COLUMBUS — Ohio’s youth prisons are overcrowded and understaffed and fail to educate children behind bars or keep them safe, according to a new report that found widespread problems in the system serving about 1,700 youths.
Excessive use of force is common and ingrained in the operations of the Department of Youth Services, according to the report by consultant Fred Cohen released Monday. The report found that guards regularly place children in solitary confinement for inappropriately long periods of time.
Cohen’s report also found that the department’s eight detention centers have no functioning mental health program and a school system in disarray.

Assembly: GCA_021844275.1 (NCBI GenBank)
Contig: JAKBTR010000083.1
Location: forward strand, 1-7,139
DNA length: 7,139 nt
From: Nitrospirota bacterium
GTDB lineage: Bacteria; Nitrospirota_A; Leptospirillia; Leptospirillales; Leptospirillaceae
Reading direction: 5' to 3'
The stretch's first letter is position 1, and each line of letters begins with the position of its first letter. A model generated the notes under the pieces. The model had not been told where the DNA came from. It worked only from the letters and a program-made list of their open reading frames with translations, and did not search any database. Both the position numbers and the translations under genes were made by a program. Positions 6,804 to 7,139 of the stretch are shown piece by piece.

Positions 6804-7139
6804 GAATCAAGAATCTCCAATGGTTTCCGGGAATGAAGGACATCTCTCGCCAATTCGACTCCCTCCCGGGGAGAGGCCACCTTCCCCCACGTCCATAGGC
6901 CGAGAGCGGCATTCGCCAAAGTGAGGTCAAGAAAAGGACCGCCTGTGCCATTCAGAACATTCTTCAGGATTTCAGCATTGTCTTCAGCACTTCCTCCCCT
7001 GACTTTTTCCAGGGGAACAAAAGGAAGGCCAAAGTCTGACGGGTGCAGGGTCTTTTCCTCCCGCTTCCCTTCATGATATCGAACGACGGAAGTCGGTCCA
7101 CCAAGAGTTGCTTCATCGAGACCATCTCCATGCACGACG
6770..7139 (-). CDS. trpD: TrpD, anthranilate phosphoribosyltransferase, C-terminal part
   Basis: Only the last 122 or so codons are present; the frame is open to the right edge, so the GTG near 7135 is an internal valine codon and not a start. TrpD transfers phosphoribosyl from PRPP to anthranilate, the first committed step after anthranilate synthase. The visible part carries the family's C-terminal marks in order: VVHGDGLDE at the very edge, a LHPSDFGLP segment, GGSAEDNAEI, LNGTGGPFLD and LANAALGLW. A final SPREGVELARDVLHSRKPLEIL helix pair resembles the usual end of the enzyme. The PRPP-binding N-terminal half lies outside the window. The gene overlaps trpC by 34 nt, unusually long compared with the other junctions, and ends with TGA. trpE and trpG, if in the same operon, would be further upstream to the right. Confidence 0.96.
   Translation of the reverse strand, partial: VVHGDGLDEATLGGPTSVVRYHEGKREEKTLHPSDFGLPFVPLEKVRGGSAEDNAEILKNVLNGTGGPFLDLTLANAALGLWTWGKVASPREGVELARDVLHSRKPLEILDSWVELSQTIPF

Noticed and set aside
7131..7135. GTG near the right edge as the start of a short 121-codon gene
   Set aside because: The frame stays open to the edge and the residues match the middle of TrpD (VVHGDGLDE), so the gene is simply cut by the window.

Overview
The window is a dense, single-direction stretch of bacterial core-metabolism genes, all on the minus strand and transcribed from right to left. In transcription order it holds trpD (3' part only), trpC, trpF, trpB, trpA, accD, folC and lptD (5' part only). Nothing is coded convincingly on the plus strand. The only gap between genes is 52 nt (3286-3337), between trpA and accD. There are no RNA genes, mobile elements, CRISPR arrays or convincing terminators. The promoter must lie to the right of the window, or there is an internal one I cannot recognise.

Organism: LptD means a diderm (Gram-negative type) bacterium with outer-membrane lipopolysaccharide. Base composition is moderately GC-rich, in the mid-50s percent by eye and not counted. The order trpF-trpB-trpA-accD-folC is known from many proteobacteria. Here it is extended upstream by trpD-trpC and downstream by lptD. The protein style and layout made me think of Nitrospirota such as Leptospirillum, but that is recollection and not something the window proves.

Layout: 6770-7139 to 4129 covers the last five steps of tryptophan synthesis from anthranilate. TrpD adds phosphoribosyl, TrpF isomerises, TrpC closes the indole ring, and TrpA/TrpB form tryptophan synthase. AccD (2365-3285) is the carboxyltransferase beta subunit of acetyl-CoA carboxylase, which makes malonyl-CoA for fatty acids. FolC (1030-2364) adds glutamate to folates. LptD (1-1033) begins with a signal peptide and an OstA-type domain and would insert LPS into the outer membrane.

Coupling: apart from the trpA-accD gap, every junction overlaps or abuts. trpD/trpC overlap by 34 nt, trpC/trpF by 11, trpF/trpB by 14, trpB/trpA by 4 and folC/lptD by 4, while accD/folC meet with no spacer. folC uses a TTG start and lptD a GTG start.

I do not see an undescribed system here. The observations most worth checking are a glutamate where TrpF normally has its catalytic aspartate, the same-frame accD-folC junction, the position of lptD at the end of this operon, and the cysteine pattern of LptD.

The report also said a “we-they” attitude is ingrained in guards’ behavior from the time they start working in the system. The guards function more like police officers or prison guards than members of a team trying to rehabilitate children, the report said.
Youths’ “physical and psychological well-being is at risk and often damaged at the present time,” the report concluded. “This environment, in turn, dramatically impedes whatever efforts are made to provide treatment and programs.”
The state hired Cohen to investigate after attorneys representing imprisoned youth filed a civil rights lawsuit over conditions in the juvenile centers.
Youth Services director Tom Stickrath says he agrees with the report’s findings and is pushing for major changes.